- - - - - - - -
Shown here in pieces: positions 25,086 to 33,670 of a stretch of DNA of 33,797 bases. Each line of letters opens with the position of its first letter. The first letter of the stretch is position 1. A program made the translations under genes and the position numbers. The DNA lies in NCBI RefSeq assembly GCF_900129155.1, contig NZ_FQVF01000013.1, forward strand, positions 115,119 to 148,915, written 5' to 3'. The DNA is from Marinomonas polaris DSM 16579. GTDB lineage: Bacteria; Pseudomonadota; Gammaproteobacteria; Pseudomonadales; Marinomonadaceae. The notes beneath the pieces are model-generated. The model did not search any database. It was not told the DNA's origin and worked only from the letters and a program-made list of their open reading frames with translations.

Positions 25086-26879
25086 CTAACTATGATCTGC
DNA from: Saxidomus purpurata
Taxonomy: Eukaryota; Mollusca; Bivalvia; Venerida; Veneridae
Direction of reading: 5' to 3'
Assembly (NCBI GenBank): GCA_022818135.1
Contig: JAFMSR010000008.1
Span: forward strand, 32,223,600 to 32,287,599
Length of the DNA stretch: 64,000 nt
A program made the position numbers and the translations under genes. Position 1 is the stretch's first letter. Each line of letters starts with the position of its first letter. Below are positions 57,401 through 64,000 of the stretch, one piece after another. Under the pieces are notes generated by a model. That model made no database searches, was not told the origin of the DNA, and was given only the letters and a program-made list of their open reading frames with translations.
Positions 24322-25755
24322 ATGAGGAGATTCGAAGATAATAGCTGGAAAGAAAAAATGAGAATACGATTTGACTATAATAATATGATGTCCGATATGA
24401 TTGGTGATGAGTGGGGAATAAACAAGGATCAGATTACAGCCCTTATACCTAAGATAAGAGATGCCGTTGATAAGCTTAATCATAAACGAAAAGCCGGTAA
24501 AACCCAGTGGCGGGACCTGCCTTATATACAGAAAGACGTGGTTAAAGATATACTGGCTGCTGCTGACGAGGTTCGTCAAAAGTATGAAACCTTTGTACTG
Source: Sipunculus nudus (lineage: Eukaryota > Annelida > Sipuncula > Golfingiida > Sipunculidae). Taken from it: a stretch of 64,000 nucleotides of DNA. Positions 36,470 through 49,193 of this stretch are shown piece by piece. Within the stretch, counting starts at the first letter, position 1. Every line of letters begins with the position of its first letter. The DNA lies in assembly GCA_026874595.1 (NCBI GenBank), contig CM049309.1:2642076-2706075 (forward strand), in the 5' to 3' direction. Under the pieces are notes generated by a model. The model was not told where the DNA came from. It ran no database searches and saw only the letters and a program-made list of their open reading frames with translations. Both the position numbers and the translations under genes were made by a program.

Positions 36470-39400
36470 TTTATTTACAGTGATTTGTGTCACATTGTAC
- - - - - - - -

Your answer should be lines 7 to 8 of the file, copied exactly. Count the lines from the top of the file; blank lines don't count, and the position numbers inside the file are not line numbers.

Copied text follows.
Assembly (NCBI GenBank): GCA_022818135.1
Contig: JAFMSR010000008.1